Go Back  RCU Forums > RC Airplanes > Tips & Techniques
Wing Sheeting??? >

Wing Sheeting???

Notices
Tips & Techniques Want to share a tip or special technique you have either in the workshop or at the flying field or race track? Post it right here!

Wing Sheeting???

Old 07-29-2002, 02:37 PM
  #1  
Banned
Thread Starter
 
Join Date: Jan 2003
Location: gone,
Posts: 4,923
Likes: 0
Received 0 Likes on 0 Posts
Default Wing Sheeting???

I've only done a few... and never vacum bagged, which is supposed to be better.... But you've waited a while with no response at all.

1) make sure you have a FLAT work surface.

2) make up the wing sheeting into a one piece to cover one side size. (usually some sanding to make the edges of the sheets mate up) Depending on technique... glue them and tape into alighnment, or just tape together if using Pro-Bond or other polyurethant foaming glue. I avoid CA at this step, as the CA wicks in and makes the sheet stiff, possibly preventing it bending correctly...

3) If honeycombing the foam... do it now. Prepare the core by sanding ff any core cutting fuzz and then cleaning off all sanding residue. (damp rag gets it very well. Let dry completely if you're using other than polyurethane glue.)

It helps to insert retract mounting blocks or landing gear rails before sheting... smoother result, than putting them in after sheeting, and patching the surface.

4) set the first "shuck" on the work surface. lay in a separator material such as backing from Monokote, or waxed paper. Lay in the sheeting.

5) apply glue of choice. Just enough glue to do the job! (and that takes practice to tell...) You MUST get full bond on the forward 1/3, and the aft 1 inch (and within 1 inch of any cut-out edge for retracts....) The rest of the aft 2/3 can get away with less than "perfect" bonding. (but try for perfect... its stronger.)
Most glues... apply to the foam. Less wicking into the sheeting, and thus less exces glue and less excess weight.

6) Set foam core on the sheet, and cover with (again... use a separator layer...) opposite half of "shuck." Verify alignment and weight down with 1 inch plywood sheet that covers the entire panel. Recheck alignment.

8) Pile on the weight, evenly. Its doubtful you can come up with too much weight. You can apply 20 lbs per sq inch. 5 lbs per sq inch is needed as a minimum.

Drying time depends on adhesive... I advise against trying less than 2 hour epoxy. If you use a contact cement... you don't get a chance to correct a misaligned sheet. Pro-Bond gives at least 30 min working time, even if you spray the wood lightly with water... then it takes overnight to cure enough to remove the weights.


You can do the sheeting on both sides of a core at once... its a bit harder to maintain alignment. If vacuum bagging... prep is the same. In any case... it helps to have someone who's done a wing sheeting job help with the first one. Preferably... someone who's used the same adhesive as you plan on using.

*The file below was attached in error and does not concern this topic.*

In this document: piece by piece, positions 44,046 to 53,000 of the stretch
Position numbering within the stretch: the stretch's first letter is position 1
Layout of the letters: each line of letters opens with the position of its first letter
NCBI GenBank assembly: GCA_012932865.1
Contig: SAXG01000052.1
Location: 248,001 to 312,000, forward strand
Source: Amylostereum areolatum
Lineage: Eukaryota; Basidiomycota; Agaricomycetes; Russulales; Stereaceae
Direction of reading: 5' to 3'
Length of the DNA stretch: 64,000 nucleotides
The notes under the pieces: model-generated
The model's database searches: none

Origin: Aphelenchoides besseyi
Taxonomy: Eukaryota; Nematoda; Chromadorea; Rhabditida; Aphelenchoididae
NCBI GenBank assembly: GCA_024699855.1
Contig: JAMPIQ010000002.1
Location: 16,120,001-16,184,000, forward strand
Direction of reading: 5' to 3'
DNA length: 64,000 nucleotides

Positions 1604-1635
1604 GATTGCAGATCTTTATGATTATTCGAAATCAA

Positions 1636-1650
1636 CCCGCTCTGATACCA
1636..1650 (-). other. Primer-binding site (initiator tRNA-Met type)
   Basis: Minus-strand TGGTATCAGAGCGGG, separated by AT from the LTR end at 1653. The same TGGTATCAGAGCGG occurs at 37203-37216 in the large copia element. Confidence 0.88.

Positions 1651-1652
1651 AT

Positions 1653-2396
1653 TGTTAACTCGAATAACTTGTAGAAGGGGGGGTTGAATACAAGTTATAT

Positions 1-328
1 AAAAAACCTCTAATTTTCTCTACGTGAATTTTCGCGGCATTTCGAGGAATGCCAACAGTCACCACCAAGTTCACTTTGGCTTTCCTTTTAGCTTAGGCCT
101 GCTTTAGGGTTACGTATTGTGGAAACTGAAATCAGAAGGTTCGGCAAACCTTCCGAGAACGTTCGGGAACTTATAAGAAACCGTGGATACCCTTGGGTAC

Old 08-17-2002, 07:15 PM
  #2  
Banned
Thread Starter
 
Join Date: Jan 2003
Location: gone,
Posts: 4,923
Likes: 0
Received 0 Likes on 0 Posts
Default Wing Sheeting???

Vacuum bagging is using a vacuum pump and large bag to apply the pressure to the wing skins, rather than using a board and weights.

assuming the base surface used is true, the vacuum bagging SHOULD come out better, as the applied pressure is more easilly controlled, and more even. If you draw 10 inches vacuum, you have appx 4 lbs/sq inch (which would be a very large stack of books on a typical wing using the board and books as the weights. It takes 144 lbs/sq ft to give 1 psi. 10 College dictionaries in one stack is still short. )

I obviously used a LOT of lead when I sheeted a core that HAD to be straght... and that's one reason why I don't do many. You can get away with less pressure for a sport plane... 10 lb/sq ft is adequate for most of those.

A common shop-vac can usually draw more than 10 inches... but you'd overheat the motor holding that much vacuum for long enough for the vacuum bagging process. (normally uses slow setting epoxy or other glue needing several hours cure time, to gain full benefit of the system.)

Appx 30 inches is a "complete" vacuum, or -14.7 psi at STP (Standard Temp of 70 deg F, and sea level "normal" Pressure.)

You may note some car magazines stating you need to get close to 29 inch vacuum at idle... Its not hard to do with the volume of air a V-8 draws through the intake. (but its not useful to try using the car's vacum system to go the vacuum bagging...)

Posting Rules
You may not post new threads
You may not post replies
You may not post attachments
You may not edit your posts

BB code is On
Smilies are On
[IMG] code is On
HTML code is Off
Trackbacks are Off
Pingbacks are Off
Refbacks are On


Thread Tools
Search this Thread

Contact Us - Manage Preferences Archive - Advertising - Cookie Policy - Privacy Statement - Terms of Service

Copyright © 2024 MH Sub I, LLC dba Internet Brands. All rights reserved. Use of this site indicates your consent to the Terms of Use.